Climbing the Walls [Tall Drink of Nerd]
Groupon had me climbing the walls yesterday. Every morning I wade through email offers from Groupon, Living Social, Amazon Local, Daily Candy and tons of other trickle down copy-cat sites. Today alone, I tossed 14 offers into the trash including: 60% off eye lash extensions, a reduced rate on a body-fat scale and discounted limo service. Lots of stuff I didn’t want, need or even look at.
Back in November, however, one day after I had an extensive conversation about how rock climbing could boost my strength and temper my anxiety, a deal popped up for an indoor rock climbing gym. It seemed like one of those glorious, coincidental timing things. So this girl, who is usually only swayed by discounted massages, bought a climbing session.
I printed the voucher, but the Groupon languished, magnetized to the fridge. Every time I reached for a snack, I was reminded that I was a total slacker who needed to climb. With only a week remaining before my deal expired, I called and made the appointment to do just that.Rockreation is tucked into a nondescript office strip mall in West Los Angeles. Walking in the door, I was struck that this is climbing practice nirvana, which happens to also smell a little bit like feet. Every wall is covered with hand holds and cliffs, some have overhangs that jut out at various angles, just like a real cliff. Climbing ropes were already hung on about 50% of the walls. In order to climb here, I needed to first fill in a waiver stating I wouldn’t sue Rockreation no matter how I managed to injure or kill myself at their facility. That pumped my anxiety a little, but I figured climbing nirvana was as good a place as any to meet my maker, so I signed and initialed all the forms, my first step up the wall.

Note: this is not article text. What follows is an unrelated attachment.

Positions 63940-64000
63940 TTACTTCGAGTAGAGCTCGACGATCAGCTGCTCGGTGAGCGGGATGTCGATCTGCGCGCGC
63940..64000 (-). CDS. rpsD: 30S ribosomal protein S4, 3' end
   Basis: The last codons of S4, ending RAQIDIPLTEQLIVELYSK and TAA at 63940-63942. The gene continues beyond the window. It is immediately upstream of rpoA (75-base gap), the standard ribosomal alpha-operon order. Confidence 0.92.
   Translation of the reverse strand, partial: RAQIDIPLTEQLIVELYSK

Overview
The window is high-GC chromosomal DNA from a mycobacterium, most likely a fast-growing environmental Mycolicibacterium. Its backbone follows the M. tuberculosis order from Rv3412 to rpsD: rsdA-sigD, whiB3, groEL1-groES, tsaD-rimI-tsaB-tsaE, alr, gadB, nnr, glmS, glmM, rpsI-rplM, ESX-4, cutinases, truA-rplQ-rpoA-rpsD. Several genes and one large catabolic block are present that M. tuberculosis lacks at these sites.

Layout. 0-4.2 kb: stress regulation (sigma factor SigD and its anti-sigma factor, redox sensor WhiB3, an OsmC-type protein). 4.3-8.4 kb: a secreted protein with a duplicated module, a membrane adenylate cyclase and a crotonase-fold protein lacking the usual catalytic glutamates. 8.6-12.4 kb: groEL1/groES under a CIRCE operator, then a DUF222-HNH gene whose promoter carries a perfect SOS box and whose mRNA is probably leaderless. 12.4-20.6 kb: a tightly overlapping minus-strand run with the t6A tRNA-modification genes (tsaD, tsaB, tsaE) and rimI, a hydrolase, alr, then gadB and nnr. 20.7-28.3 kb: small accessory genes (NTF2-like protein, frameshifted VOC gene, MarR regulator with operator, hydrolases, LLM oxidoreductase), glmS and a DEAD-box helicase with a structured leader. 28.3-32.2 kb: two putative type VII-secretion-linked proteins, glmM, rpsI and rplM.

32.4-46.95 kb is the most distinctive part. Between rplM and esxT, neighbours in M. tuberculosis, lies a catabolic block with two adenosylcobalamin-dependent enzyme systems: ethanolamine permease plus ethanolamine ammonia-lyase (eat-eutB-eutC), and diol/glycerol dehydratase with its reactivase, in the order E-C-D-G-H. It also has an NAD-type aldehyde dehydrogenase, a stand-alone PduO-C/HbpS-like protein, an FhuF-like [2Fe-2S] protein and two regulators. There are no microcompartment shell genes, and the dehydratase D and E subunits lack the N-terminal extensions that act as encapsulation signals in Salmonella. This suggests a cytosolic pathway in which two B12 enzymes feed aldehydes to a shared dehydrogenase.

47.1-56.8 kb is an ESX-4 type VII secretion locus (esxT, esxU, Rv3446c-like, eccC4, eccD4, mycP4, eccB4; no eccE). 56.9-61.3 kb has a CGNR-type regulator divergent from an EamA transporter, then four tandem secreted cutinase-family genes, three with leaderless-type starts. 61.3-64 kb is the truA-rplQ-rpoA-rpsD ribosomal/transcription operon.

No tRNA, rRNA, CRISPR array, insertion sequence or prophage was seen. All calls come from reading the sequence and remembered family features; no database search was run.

After slipping on my rental climbing shoes (the source of the foot smell near the front desk) and stepping into a rental harness, I needed learn how to securely attach myself to a rope and how to anchor the rope for my climbing partner (the anchor person on the ground is called a belayer. Knowledge is power!) This is where Dennis comes into my life. A fit, slightly aging hippie, he teaches a thorough, yet entertaining, 2 hour class called “Fight Gravity 1” for beginning climbers. After a little over an hour of instruction on knots (choke and poke the alien to make a figure 8) and attaching the belay equipment to your belt, the class of 11 students grouped into 3 pods. I paired off with my husband and two other, very nice, guys and prepared to climb. Lucky me. I got to go first. By this point I completely forgot we were there to climb.
Facing the wall, I barked the commands we were taught: “Belay on?” to which the response from your anchor should be “Belay on.” Then I gulped down my fear of heights, my worry that the vertigo would return to over take me and loudly proclaimed “CLIMBING!” My belayer said “Climb on…Dude.”
I climbed on. The first trip, I made it about 3/4 of the way up the 45 foot wall. Anxiety overtook reason, handholds blurred, my skin turned icy and electric. Then my breath left me. So I sat back in my harness, stuck my butt into the wind and walked down to Mother Earth. I can tell you that a big butt, mixed with a climbing harness pulled tight to keep you secure as you descend, is not a flattering look. But vanity be damned. I wanted to try again. I needed to make it to the top.
After my three pod mates climbed to the top, and I discovered I was a very good belayer, I gave the climbing wall my best blue-steel gaze and again yelled “CLIMBING!”
Sure enough, I was about 3/4 of the way to the top of that wall when I felt my breath go shallow, no hand hold seemed secure, my feet started to sway. But I would not be bested by a bumpy wall again. This time I relaxed. Stopping for a moment, I refocused, shifted from one foot hold to another and viola! within moments I was at the top. This time the rush I felt was exhilaration, not fear. My hand smacked the ceiling above me and I said “LOWER!” stepping one foot under the other until I was back to terra firma.
Today, in addition to a sense of accomplishment, I have sore arms, legs and abs. I see more rock climbing in my future, indoor and out, with ropes or just boulder hopping. All that came from opening an email and buying a Groupon. What a deal.
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